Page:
Feds probe UW-Madison campus animal care violations
A team of investigators from the U.S. Department of Agriculture is looking into the UW-Madison's record of citations regarding the use of animals in research, which could lead to fines or other sanctions.
"They're going to go back and look at every citation from mid-2007 until now," says Eric Sandgren, director of the UW-Madison's Research Animal Resources Center.
Sandgren says the investigation actually began in July, in concert with an inspection that resulted in citations for alleged violations. The more in-depth probe, which began Monday, will involve nine USDA investigators � a main coordinator and four teams of two � who'll be in Madison for an extended stay. Each team will focus on a given area: animal facilities, veterinary care issues, the university's animal care and use committees, and complaints.
"They'll look at records and interview people," says Sandgren. "I'm guessing it will go on for a couple of weeks."
The investigation is related to the high number of citations issued by USDA inspectors over violations of the Animal Welfare Act. Sandgren says 43 separate citations have been issued since 2007, including 20 from a single surprise inspection last December, which identified problems with cleanliness, communication and record-keeping.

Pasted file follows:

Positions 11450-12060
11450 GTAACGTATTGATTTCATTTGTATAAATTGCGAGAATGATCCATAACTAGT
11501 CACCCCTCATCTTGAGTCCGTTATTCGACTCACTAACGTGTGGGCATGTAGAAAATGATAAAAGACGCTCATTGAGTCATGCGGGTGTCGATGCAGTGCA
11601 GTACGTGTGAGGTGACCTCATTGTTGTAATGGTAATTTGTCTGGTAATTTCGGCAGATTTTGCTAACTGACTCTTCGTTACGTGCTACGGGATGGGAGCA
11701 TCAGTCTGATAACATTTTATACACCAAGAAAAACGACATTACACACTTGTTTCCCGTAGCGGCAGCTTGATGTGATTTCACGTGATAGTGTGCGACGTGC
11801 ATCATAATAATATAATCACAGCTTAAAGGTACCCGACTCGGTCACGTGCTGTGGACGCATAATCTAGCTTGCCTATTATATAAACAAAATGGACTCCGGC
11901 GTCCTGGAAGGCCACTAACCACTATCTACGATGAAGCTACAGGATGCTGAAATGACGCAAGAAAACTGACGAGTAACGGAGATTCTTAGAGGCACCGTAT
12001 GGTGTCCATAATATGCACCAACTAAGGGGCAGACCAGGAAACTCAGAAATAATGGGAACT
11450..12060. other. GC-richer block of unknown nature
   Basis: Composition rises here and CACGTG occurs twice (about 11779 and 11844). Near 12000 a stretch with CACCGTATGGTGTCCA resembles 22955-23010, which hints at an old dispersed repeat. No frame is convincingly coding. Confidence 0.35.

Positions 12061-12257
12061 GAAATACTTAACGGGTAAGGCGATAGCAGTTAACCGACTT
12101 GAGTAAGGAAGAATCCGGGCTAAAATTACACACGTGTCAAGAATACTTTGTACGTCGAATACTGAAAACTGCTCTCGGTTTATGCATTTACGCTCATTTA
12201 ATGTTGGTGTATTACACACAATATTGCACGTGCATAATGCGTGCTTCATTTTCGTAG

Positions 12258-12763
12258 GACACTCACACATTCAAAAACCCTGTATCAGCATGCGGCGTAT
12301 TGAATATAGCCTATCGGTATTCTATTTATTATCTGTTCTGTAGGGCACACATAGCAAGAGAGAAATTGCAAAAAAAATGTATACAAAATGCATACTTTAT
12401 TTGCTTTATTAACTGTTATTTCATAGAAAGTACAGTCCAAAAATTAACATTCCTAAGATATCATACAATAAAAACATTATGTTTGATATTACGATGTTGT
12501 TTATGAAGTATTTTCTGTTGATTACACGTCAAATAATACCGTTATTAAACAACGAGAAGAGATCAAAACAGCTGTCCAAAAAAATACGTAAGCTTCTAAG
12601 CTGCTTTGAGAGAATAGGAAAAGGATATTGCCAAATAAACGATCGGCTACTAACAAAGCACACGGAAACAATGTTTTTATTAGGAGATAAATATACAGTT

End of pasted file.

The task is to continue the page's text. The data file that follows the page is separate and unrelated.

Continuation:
"If we had zero citations," says Sandgren, the inspection would not be happening. But he notes that the UW "strongly disagrees" with some of the citations and feels the investigation will provide fresh opportunities for the university to challenge them on the merits. At least some violations were corrected to the USDA's satisfaction on re-inspection, but new violations were found at an inspection last July.
"They are looking to find whether they can back up the citations with evidence," he says. "They'll drop off any citations that are not supported."
In an email to colleagues earlier this year, Sandgren noted that the USDA has decided to take a tougher stance on animal-care issues than it has in the past, with one official referring to transitioning to an "age of enforcement." He guesses that preparing a report and deciding what penalties to levy could take until early next year.
Jim Barrett, a Maryland-based spokesperson for the USDA's Animal and Plant Health Inspection Service, confirms that an investigation is underway but was unable this week to provide details.
Madison primate activist Rick Bogle, in a blog post he says is based on information from inside sources, writes that the National Association for Biomedical Research (NABR), a group that promotes animal experimentation, "has been contacted by worried scientists and is said to be alarmed at the possible national impact of the likely findings" of the UW probe.
Responds spokesperson Liz Hodge, "[I]t's NABR policy not to comment on ongoing investigations at specific universities."